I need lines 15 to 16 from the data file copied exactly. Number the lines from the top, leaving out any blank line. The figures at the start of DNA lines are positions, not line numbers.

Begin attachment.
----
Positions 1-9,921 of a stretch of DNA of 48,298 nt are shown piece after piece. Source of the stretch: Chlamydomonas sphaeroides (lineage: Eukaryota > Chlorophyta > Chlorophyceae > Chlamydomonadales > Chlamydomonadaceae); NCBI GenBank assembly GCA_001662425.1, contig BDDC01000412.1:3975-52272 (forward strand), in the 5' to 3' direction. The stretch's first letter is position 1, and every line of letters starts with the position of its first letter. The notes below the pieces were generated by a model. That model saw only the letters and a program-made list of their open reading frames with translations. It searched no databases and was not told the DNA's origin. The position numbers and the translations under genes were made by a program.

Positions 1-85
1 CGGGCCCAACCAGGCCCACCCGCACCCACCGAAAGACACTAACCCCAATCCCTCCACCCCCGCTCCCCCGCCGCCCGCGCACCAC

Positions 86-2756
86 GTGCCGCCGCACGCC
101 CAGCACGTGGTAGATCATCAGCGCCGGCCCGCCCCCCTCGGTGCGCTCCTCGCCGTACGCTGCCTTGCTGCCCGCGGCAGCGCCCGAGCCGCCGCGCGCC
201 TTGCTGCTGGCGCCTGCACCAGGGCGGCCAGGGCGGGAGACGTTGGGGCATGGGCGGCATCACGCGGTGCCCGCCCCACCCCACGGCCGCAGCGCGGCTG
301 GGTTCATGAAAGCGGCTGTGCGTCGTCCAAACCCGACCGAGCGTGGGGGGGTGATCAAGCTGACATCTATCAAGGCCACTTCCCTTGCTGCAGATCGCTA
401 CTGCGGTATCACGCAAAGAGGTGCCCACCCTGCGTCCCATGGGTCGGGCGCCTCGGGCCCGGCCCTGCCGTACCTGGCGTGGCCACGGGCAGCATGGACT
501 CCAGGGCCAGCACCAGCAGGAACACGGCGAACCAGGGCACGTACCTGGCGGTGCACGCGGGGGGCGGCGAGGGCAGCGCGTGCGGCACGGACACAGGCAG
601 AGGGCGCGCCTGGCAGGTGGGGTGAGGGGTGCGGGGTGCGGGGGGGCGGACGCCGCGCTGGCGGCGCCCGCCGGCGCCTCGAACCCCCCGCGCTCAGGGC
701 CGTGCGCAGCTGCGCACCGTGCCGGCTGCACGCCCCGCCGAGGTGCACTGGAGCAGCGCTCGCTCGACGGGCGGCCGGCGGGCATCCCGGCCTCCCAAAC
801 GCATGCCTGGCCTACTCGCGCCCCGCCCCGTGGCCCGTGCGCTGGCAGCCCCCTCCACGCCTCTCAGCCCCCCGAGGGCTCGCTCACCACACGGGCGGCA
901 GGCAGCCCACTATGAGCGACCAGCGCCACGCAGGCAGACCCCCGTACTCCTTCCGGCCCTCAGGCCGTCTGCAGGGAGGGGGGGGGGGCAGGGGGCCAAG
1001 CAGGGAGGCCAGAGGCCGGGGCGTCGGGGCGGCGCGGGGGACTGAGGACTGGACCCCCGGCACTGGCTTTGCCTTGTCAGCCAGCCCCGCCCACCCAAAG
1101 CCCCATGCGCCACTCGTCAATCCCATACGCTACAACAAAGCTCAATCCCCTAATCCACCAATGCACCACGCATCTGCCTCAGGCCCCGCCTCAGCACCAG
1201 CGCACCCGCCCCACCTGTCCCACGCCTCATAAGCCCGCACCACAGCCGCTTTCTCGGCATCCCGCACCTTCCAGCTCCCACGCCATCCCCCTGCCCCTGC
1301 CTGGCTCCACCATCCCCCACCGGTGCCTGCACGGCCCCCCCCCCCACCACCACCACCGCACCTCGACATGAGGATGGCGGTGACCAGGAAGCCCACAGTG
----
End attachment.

1001 CAGGGAGGCCAGAGGCCGGGGCGTCGGGGCGGCGCGGGGGACTGAGGACTGGACCCCCGGCACTGGCTTTGCCTTGTCAGCCAGCCCCGCCCACCCAAAG
1101 CCCCATGCGCCACTCGTCAATCCCATACGCTACAACAAAGCTCAATCCCCTAATCCACCAATGCACCACGCATCTGCCTCAGGCCCCGCCTCAGCACCAG